The Malik Report
by George Malik on 11/26/12 at 05:36 PM ET
They're rather gloomy, but especially given Todd Bertuzzi's wise words about a season that I regrettably believe will be canceled shortly after the Board of Governors meet on December 5th, here's my take on the news that U.S. federal mediators will be taking part in an attempt to break the deadlock between the NHL and NHLPA.
There's something wrong with a country that might screw over everybody due to promises made to a man named "Grover," but still...
I know that I'm in the minority on this, but we still hear stories about players from the Original Six and Original Twelve eras struggling mightily, despite their pensions, simply because life is difficult and unexpected expenses pop up, so I can't imagine that the PA would so willingly give their pensions away, especially given that so many players have paid significant dollars into their future stipends. I think that this lockout gets settled the conventional way--months from now, with the NHL and NHLPA finally coming together on a CBA in March, April, May or even June.
To me, that's Bottom Line #1 regarding a too-late-in-the-day set of non-binding mediation sessions taking place over the next week or three--the NHL seems to have been intent upon both receiving a retroactive bailout for what it believes was an "unfair" overpaying of players during the recession, the NHL seems to believe that it's entitled to the lion's share of any increases in hockey-related revenues (fueled by hiking up ticket prices for people who attend games as fans, like you and me)...
And for a reason that escapes me, the NHL also seems to believe that it must force the NHLPA to accept a retroactive punishment of the teams that doled out very legal "lifetime contracts," doubly penalizing the league's most well-paid players and disrupting the ability of the league's most free-spending teams to rise above Bettman's dream of blessed parity by screwing and tattooing the teams' ability to compete in the future. It's a baffling back-handed slap to general managers, players and fans, but being vindictive is apparently part of the bargain.
This is something I've wanted to talk about for a long time, but I've held my tongue regarding it thus far.
Just as the most compassionate and empathetic surgeons stop seeing you as a person and begin to view you as a malleable piece of meat once you're an anesthetized "case" in the operating room--and I can speak to the shock with which one wakes up to a wide-eyed surgeon still manhandling you by bruised and sore places on your body used to toss you around like a rag doll, saying, "You won't believe what we found!" as if they're telling a great fish story...
In the realm of legal disagreements, many of us who've spent time in social security disability or workman's compensation hearings, never mind criminal cases, can attest to the fact that the kindest and most selfless lawyers become athletes of a sort in the courtroom, fighting with remarkably testosterone-fueled vigor as they try to win arguments and make points at all costs.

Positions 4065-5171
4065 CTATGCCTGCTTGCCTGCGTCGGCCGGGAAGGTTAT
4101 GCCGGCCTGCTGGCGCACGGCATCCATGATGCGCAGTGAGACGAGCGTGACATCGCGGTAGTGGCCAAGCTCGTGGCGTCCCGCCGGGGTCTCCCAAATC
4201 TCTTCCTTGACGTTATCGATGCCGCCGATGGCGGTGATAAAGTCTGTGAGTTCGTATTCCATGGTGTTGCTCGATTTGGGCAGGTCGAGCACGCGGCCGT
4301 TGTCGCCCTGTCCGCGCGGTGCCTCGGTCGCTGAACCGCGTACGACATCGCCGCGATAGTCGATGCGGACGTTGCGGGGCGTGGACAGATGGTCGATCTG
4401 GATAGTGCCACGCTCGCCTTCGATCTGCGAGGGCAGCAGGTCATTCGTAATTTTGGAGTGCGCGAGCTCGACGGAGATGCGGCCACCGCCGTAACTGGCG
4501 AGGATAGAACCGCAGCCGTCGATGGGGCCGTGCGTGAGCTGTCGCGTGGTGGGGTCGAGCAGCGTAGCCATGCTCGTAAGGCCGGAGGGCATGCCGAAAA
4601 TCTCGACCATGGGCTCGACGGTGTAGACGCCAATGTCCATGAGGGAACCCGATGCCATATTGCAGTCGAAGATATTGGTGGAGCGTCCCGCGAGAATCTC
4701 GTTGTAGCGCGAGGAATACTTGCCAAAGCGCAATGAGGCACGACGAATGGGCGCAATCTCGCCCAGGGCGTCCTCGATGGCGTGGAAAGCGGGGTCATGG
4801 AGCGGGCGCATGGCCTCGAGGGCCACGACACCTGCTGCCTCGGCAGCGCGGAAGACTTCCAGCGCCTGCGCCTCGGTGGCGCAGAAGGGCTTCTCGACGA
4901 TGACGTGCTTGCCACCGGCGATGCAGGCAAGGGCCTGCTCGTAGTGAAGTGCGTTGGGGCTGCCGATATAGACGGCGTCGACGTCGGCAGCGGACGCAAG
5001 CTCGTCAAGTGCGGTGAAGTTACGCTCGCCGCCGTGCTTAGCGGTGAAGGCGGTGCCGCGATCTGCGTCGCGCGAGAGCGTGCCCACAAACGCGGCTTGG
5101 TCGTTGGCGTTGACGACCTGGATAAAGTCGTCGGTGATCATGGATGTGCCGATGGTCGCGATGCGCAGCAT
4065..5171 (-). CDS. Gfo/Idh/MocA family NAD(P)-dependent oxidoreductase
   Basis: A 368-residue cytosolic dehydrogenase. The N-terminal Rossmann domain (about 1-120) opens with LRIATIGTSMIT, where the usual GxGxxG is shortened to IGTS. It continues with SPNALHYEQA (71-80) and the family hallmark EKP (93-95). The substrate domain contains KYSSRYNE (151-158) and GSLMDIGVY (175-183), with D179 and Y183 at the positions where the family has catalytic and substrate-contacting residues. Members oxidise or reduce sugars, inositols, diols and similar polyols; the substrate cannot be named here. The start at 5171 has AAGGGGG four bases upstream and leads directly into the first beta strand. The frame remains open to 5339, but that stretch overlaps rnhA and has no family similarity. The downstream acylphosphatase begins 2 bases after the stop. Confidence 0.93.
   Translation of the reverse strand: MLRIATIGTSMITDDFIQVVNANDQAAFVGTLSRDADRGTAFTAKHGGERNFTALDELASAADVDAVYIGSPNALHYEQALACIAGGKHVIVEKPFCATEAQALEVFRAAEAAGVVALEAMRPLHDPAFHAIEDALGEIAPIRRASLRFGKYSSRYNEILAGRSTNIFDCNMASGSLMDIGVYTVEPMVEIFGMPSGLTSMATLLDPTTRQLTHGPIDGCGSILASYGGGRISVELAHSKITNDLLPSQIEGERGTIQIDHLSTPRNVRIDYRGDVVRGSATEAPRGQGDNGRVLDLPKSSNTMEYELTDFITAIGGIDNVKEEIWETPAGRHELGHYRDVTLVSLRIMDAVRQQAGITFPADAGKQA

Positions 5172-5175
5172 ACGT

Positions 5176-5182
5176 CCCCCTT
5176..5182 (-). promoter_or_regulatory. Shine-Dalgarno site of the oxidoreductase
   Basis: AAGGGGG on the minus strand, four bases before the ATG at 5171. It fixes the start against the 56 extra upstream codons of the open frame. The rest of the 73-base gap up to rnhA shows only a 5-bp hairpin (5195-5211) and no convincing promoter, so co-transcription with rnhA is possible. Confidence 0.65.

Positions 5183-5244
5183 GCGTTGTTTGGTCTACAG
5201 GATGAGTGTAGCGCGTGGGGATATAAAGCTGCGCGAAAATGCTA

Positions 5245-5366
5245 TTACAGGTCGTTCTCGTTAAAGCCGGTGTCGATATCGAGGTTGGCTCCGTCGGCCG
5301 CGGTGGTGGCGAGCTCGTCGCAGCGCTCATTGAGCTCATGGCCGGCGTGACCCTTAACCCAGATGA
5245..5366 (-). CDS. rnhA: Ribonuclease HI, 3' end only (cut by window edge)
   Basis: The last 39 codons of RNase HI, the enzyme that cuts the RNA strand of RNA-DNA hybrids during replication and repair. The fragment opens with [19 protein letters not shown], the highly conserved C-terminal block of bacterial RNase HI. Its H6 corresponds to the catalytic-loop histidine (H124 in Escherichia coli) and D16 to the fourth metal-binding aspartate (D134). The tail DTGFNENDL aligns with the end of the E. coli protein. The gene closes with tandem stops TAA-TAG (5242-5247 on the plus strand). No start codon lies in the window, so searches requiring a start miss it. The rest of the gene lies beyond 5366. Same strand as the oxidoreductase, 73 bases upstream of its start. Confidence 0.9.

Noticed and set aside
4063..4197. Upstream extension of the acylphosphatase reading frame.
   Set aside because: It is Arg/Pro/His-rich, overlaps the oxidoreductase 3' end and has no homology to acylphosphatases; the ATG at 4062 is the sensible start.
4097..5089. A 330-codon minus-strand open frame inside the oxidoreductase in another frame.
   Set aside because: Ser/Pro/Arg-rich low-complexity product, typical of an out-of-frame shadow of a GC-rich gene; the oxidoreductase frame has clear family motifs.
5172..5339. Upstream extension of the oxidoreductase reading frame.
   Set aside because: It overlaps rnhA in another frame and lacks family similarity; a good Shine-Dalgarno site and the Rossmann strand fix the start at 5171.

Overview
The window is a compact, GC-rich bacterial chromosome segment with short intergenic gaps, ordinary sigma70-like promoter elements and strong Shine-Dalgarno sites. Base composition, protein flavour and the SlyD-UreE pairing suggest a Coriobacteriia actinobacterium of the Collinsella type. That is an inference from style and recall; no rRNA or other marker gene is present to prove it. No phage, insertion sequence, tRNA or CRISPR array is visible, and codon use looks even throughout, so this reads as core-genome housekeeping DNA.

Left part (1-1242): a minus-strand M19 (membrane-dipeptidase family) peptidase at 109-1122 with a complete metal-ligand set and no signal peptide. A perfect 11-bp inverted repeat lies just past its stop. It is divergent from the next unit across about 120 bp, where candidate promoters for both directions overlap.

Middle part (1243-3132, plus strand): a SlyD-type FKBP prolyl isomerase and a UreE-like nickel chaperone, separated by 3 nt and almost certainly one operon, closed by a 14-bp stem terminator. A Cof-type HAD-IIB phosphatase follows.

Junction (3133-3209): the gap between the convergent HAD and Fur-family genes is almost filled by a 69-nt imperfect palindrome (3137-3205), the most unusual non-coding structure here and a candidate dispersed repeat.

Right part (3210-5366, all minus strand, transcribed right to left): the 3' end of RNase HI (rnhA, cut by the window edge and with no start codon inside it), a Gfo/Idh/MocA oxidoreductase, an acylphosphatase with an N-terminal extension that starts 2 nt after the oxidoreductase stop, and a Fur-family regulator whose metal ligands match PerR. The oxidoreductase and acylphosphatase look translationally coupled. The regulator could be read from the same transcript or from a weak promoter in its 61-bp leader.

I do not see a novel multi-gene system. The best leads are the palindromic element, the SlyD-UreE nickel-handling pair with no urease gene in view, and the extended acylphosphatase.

The best lawyers know how to win and win big, regardless of how much human suffering might be caused in the process of "winning." I've witnessed people with crippling disabilities talked about like so much potentially exploitable (as opposed to employable) cattle, even by their own attorneys, and in a particularly disturbing instance, a friend who was severely physically injured and continues to suffer the mental after-effects of a work-related trauma that was his employer's fault only received a measure of dignity because the three lawyers opposing him started to fight with each other, and found a way to lose the least amount of face while delicately screwing each other over. The fact that negligence yielded a severely mentally and physically challenging life didn't matter a shit to them--the fact that each man could go back to their firm and state that they'd won a pissing contest was all that counted.
I fully believe that our little nuclear commissioner becomes so fixated upon driving home a screw-all-of-you "win" in labor negotiations that the lockout, the $3.3 billion that the NHL chose to take 0% of instead of 43% of something while logically playing through CBA negotiations on principle, the incredibly high likelihood of no NHL hockey taking place until training camps start in September, 2013 and the fact that 30 owners are somehow suddenly willing to lay waste to their own employees' financial livelihoods (think this lockout isn't hurting anyone? Ask someone who's usually working 41 nights a year as an usher or hot dog seller at Joe Louis Arena) as well as their communities' interests (between no Wings games and no Winter Classic, Detroit, Metro Detroit and Ann Arbor are facing severe shortfalls in expected tangential business) for the sake of Bettman, Bill Daly and Proskauer Rose's Bob Batterman's edification...
All of that was accounted for as soon as the Board chose to authorize the lockout, if not before. When Bettman deemed the 100,000+ pages of independently-audited NHL books that were incredibly necessary for the NHLPA to begin meaningful negotiations on July 29th, deeming the 11-12 books "irrelevant" to the "process," I was worried.
When Jimmy Devellano offered the, "Very easy to cancel, very easy, believe me!" quip to Howard Berger, and then informed all of us that the players were cattle grazing at the owners' ranch, entitled to whatever the owners deemed fit and no more (there's a subtle insinuation there that the fans are the grass, lush, green and ever-consumable, as opposed to perhaps the sunshine that makes the whole thing work), I knew we were screwed out of hockey, because as, "Crazy drunken uncle" as Devellano's comments may have come off as sounding, the man is both a managerial genius, someone well aware that he was going to be paying hundreds of thousands of dollars for opening his mouth, and put simply...
The people in charge of the game and the people that Bettman, Daly, et. al. work for in the Board of Governors are in fact not only billionaires who can afford to write this season off, but are also generally representatives of an older generation, one that still believes that any labor insurrections are to be crushed, and that owners are still allowed to openly resent their most ardent fans, as if we were still living in the 70's because so many owners are north of 60.
It's not that this League of Old Men doesn't know what they're doing--it's that they're incredibly wealthy and incredibly accustomed to getting their own way, so much so that they've empowered a man who believes in nuking the village in order to save it to go down this path twice before because they think the same way. For these highest of high-powered businessmen, the "win" is what it's all about, and if they lay waste to their sport and its credibility among its most ardent supporters, so be it.